Out of the blue

The Sun got the space weather forecasters' attention last week when during the afternoon and evening of 14 April almost simultaneously 2 coronal mass ejections (CMEs) became visible in STEREO-A imagery, one at the east limb and one at the west limb. Due to a large datagap in SOHO/LASCO imagery from about 15 till 24UT, only the final stages of these CMEs could be seen in SOHO's coronagraphic imagery early on 15 April. However, also here, there was one at the east limb and a weak CME at the west-north west limb. This can be seen in the images underneath, with top: STEREO-A, and bottom: SOHO. This meant that one CME was on the farside of the Sun (the one which was at the east limb for both SOHO and STEREO-A), and one was on the earth-facing side (the "west" CME). But was this "west" CME also truly directed to Earth?

In extreme ultraviolet (EUV) imagery taken by both satellites, no obvious on-disk source could be found for the two CMEs. There was the daily dynamics in the solar atmosphere, and a small reconnection event near the border of the southern polar coronal hole between 19-21UT, but nothing out of the ordinary. With the usual suspects (coronal dimming, post-eruption coronal loops) lacking, forecasters turned to their models combining coronagraphic imagery from both STEREO-A and SOHO to get a more accurate idea on the propagation of this CME. Applying StereoCat (a NASA/GSFC model - https://ccmc.gsfc.nasa.gov/analysis/stereo/  - see underneath for a screenshot) on the limited available imagery (there was also a datagap in STEREO-A images from 07-21UT on 15 April...), it was determined that this weak CME had a width of about 44 degrees, a longitude of about 25 degrees, and a slow speed somewhere between 150 and 200 km/s. This meant the CME was not earth-directed, but being such a weak event, the possible interaction with coronal hole wind streams, and with all the datagaps, it was still a close call whether or not it had an earth-directed component. But even if Earth would suffer a glancing blow (somewhere around 20 April), this weak CME would not stir much of geomagnetic activity, right? Nothing worth to mention, or so it seemed.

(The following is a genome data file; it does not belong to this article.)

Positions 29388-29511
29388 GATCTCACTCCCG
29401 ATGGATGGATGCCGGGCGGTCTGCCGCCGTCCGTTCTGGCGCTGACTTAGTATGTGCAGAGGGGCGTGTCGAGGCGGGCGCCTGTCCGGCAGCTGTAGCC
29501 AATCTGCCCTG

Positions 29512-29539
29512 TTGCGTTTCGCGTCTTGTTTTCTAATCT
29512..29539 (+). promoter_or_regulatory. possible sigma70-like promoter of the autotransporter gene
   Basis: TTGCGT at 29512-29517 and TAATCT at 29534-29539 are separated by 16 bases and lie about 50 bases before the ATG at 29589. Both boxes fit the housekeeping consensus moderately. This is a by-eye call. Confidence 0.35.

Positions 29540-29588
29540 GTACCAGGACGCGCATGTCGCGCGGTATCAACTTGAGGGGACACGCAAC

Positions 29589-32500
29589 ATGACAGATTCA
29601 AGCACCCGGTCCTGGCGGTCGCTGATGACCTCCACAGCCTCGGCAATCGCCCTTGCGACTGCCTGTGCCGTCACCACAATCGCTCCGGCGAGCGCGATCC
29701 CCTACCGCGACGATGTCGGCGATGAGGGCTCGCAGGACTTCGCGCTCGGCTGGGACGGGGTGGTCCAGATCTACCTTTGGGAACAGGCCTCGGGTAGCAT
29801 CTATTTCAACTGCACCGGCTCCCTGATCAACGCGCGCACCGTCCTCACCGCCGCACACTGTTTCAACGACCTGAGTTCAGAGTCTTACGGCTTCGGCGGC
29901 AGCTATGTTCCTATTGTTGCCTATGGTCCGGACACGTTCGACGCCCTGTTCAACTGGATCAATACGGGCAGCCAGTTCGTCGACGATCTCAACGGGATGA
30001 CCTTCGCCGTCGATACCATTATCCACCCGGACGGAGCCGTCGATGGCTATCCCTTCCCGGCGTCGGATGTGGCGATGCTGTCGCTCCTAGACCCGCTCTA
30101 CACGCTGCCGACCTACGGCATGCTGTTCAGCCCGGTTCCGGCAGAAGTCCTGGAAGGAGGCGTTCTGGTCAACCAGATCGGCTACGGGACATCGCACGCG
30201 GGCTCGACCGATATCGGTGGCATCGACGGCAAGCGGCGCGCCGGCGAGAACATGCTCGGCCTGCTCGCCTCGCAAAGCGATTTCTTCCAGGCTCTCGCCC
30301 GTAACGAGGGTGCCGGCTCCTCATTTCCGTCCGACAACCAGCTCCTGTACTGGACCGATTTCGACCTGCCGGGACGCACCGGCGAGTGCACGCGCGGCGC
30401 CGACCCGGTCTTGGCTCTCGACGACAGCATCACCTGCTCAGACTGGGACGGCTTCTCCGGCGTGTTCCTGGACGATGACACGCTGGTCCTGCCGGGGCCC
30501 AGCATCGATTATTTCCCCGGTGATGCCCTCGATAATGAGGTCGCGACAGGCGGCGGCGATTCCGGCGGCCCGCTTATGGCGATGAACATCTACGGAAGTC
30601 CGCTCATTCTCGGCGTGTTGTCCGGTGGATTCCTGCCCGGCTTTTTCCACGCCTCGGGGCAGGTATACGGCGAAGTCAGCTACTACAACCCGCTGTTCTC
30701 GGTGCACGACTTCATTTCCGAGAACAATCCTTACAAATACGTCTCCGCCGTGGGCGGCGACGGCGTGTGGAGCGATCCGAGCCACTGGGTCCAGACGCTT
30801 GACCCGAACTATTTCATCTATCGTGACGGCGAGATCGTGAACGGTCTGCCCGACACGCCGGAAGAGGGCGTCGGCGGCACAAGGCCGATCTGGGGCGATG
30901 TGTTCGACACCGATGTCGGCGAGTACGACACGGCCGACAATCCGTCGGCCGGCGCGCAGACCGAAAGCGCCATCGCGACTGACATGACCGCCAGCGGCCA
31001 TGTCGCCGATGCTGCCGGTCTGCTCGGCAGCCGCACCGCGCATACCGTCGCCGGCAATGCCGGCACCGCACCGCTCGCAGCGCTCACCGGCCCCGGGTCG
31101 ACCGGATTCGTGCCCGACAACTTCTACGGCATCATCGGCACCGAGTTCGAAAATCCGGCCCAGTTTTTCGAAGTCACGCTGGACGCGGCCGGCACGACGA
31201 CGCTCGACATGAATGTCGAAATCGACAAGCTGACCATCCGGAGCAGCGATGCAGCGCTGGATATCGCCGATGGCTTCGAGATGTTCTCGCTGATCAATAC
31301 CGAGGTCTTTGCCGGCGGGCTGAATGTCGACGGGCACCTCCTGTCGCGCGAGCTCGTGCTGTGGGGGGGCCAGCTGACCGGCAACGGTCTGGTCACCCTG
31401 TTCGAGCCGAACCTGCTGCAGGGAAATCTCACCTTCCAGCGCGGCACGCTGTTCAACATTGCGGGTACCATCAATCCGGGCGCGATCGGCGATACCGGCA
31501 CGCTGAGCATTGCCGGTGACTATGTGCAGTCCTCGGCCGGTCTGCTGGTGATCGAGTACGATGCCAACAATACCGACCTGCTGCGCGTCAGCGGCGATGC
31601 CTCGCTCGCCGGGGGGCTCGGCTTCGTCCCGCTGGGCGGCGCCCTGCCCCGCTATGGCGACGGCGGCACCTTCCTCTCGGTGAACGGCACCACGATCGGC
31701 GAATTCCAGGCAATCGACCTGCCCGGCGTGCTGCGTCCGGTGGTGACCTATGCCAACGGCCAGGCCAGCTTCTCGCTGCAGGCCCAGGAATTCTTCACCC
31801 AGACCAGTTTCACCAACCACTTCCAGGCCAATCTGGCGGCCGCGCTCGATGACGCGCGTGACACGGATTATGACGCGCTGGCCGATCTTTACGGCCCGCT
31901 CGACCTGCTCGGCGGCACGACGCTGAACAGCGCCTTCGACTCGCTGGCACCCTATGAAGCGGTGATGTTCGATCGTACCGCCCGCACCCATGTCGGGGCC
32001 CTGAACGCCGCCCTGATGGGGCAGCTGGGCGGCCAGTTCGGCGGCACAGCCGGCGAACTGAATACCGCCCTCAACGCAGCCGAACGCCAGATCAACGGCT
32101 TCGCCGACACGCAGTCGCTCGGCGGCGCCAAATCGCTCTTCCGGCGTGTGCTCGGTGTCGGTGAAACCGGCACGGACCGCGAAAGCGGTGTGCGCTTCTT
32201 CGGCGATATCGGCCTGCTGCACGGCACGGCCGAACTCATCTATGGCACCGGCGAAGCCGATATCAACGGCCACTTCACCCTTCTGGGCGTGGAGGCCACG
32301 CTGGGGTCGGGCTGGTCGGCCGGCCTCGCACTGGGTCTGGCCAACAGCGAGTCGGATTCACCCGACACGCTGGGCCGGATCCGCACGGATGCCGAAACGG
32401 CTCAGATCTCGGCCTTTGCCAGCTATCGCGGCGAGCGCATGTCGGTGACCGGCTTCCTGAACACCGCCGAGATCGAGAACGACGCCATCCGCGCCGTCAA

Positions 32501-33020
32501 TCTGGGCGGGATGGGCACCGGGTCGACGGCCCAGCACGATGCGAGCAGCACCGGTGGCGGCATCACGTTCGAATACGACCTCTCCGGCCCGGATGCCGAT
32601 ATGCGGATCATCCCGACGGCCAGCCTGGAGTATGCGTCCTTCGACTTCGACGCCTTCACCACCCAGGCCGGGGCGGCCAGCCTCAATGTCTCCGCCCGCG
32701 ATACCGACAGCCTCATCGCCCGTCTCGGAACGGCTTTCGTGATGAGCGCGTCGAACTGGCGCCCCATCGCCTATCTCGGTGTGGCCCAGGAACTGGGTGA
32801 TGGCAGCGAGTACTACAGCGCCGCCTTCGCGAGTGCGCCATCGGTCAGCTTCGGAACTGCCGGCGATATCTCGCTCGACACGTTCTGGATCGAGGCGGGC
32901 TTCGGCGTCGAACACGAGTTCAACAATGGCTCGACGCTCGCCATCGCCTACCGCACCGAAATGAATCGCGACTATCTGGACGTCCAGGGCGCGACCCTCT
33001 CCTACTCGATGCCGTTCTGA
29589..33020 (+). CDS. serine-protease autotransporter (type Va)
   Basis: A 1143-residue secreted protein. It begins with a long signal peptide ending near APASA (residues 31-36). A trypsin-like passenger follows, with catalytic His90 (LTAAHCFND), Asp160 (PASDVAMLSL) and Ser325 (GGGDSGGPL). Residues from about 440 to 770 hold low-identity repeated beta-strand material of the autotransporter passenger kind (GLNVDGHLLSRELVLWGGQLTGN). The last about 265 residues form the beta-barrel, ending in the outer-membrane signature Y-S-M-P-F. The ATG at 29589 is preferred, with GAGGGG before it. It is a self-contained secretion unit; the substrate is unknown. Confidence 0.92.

Solar wind parameters had been very low the days prior to 20 April, with the solar wind speed (yellow curve in chart underneath) even occasionally dropping below 300 km/s. Geomagnetic activity was obviously at quiet levels. Then, at 01:30UT on 20 April (DSCOVR), a shock was observed with solar wind speed jumping from 296 to 333 km/s. Bz (red curve), indicating the north- or southward orientation of the magnetic field, first oscillated somewhat until around 06:30UT, before turning strongly southward (negative) reaching -15 nT (!) during a 4-hour period (07-11UT). Wind speed then reached a maximum near 380 km/s, Bz turned to positive values, and all magnetic parameters showed a smooth rotation. The entire evolution was a clear indication of an interplanetary CME passing the earth environment, most likely the "west" CME from 14-15 April. Geomagnetic activity picked up under the influence of this unexpectedly strong disturbance, and reached minor storming levels (Kp=5) during the 09-12 and 12-15UT intervals. This was the first geomagnetic storm since 18-19 February 2020. The storm before that, on 25-26 October 2019, even reached moderate geomagnetic conditions (Kp=6). No doubt this solar event is going to be the topic of discussion at many future space weather conferences.




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